Publishers Weekly (starred):
"Nail-biting... thrilling... Mixing expert commentary with hair-raising details of a variety of mishaps, [Eric Schlosser] makes the convincing case that our best control systems are no match for human error, bad luck, and ever-increasing technological complexity."
Kirkus Reviews (starred):
"Vivid and unsettling... An exhaustive, unnerving examination of the illusory safety of atomic arms."
Lee H. Hamilton, former U.S. Representative; Co-Chair, Blue Ribbon Commission on America’s Nuclear Future; Director, the Center on Congress at Indiana University:
“The lesson of this powerful and disturbing book is that the world’s nuclear arsenals are not as safe as they should be. We should take no comfort in our skill and good fortune in preventing a nuclear catastrophe, but urgently extend our maximum effort to assure that a nuclear weapon does not go off by accident, mistake, or miscalculation.”
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Top Customer Reviews
To put to rest any concerns I had I contacted Al Childers after learning he had spoken to Mr. Schlosser. I have always had the highest regard for Al and his opinions; hence I participated in the project. After leaving Little Rock AFB we both were transferred to Vandenberg AFB and worked in the same building.
I appreciate the integrity of Eric Schlosser who did what any good writer, or investigator, should do. He collected the facts and reported them, how refreshing is that in this era where so many run off and write, or report, half cocked. This entire book was researched in more detail than I ever imagined. Although I was there that night Mr. Schlosser reported things I didn't know simply because I didn't have the right or need.
I have read several reviews in which the writers refer to the incident at Searcy, AR as being more serious. I would like to take this opportunity to simply say that while the loss of life is never to be taken lightly, the circumstances between these two accidents were as different as night and day. Sometimes it seems those writing the reviews forget that the Titan II at Searcy was not on alert meaning it had no warhead. The Titan II at Damascus was on full alert and armed. Mr. Schlosser got it right and was not swayed by the loss of life vs. the reason for his book!
Several of my fellow airmen who went back on site that night have passed away.Read more ›
This book is really two books in one, and both parts are equally gripping. The first part describes the Damascus accident in gory technical and human detail, starting from the time that a dropped socket blew a hole in the skin of the Titan II missile, spraying fuel around the missile and creating a dangerous buildup of fuel and oxidizer. What is scary is that the accident resulted from an honest, relatively trivial mistake that anybody could have made; in the parlance of systems engineers it was only a "normal accident".Read more ›
The scariest incident occurred in 1980 when a Titan II missile exploded in its silo in Damascus, Arkansas (back when Bill Clinton was governor) and blew a live nuclear warhead over 200 yards into a ditch. He tells this story in detail through eyewitness accounts and good research and interrupts the story throughout the book with sections on nuclear weapons history, other incidents, and a superb explanation of American and Soviet nuclear strategies in the Cold War.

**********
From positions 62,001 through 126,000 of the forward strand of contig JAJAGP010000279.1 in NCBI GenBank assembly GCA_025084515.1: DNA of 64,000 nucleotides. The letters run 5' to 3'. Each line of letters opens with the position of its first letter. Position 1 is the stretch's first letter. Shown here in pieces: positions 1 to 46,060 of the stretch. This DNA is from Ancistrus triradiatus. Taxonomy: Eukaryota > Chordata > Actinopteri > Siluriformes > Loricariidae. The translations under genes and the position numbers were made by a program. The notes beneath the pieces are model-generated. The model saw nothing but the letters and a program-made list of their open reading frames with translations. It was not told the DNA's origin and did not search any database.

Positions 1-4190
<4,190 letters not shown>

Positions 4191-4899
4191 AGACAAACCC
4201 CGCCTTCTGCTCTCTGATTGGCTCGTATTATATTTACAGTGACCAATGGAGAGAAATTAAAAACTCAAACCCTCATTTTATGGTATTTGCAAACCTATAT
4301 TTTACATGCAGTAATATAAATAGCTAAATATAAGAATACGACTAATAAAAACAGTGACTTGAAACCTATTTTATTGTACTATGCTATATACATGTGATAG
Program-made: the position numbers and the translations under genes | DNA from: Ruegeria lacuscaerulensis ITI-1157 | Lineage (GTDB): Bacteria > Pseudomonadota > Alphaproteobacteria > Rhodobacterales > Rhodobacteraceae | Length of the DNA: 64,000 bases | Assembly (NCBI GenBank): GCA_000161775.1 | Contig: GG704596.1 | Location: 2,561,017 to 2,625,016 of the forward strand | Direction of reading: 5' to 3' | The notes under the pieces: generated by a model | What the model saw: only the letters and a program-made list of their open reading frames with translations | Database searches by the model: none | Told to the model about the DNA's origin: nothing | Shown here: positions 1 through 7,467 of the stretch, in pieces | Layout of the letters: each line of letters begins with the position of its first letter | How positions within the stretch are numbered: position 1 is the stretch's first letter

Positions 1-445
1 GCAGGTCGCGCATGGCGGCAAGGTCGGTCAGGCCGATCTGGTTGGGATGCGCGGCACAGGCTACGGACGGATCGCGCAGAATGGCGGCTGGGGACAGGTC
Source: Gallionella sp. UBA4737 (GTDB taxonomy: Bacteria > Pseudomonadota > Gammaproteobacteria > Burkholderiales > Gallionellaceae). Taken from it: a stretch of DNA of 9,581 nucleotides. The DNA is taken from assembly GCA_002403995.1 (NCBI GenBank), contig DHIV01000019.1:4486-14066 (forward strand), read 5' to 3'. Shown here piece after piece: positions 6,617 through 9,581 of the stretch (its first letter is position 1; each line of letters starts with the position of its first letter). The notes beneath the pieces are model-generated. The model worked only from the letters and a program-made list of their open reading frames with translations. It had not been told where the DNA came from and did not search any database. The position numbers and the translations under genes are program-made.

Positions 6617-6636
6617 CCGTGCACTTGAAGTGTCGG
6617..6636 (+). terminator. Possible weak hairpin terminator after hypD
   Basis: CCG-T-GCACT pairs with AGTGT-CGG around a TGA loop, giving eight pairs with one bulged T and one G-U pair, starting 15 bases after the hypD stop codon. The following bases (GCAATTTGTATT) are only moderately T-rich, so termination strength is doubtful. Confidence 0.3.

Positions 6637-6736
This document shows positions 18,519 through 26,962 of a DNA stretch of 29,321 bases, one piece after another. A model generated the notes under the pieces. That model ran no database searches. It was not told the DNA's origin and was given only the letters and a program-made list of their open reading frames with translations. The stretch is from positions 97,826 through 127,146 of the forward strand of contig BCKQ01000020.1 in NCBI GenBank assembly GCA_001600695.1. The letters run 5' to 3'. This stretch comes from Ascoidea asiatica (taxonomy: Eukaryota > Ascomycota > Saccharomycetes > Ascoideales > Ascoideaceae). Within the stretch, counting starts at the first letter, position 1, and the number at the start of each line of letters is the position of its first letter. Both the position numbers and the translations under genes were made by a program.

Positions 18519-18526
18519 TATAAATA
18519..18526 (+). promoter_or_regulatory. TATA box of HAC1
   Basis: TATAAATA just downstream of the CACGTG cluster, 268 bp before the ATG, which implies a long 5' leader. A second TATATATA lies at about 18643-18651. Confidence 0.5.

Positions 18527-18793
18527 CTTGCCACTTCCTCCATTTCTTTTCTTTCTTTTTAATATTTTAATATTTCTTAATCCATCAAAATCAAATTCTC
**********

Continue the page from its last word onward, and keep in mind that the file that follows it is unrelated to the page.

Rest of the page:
Schlosser shows how ramshackle the atomic weapons program really was and how and why these weapons were eventually removed from civilian control under the Atomic Energy Commission and turned over to the military (and it's not because the military were more competent). He traces this history back from the 1940s right up to the Obama administration's lukewarm proposal to ban all nuclear weapons.
He shows that we have come through some pretty tough stuff in atomic history and we are a little further from the brink - but we should be very afraid when we consider that India, Pakistan, China, and the other members of the nuclear club may have less ability or incentive to try and contain atomic weaponry as we finally learned to do.
He doesn't preach or analyze. He is a brilliant reporter and has written a gripping and fascinating story. And it's all true.
Most Recent Customer Reviews
Haven't finished reading it, but very good research was put into this book. I'm enjoying it.Published 10 hours ago by Adam
I already had an interest in the subject, and work in a related field. I really enjoyed the book, to the point of being a little cross when it ended. Read morePublished 4 days ago by D. Winebarger
Everyone should read this very important, timely, thoroughly researched book.Published 9 days ago by Kurt
Chilling and ludicrous in equal measure. The amount of stupidity and hubris is breathtaking.Published 11 days ago by Adam
An eye-opening account of just inept the US military and their command and control structure was during the Cold War. Read morePublished 13 days ago by Delguy
Right now I am only about half done. If the first half is any indication I am in for a very informative second half read.Published 14 days ago by Ed G
great read about history of nuke program and potential disasters. Makes one wonder why one never happened?Published 18 days ago by drtom3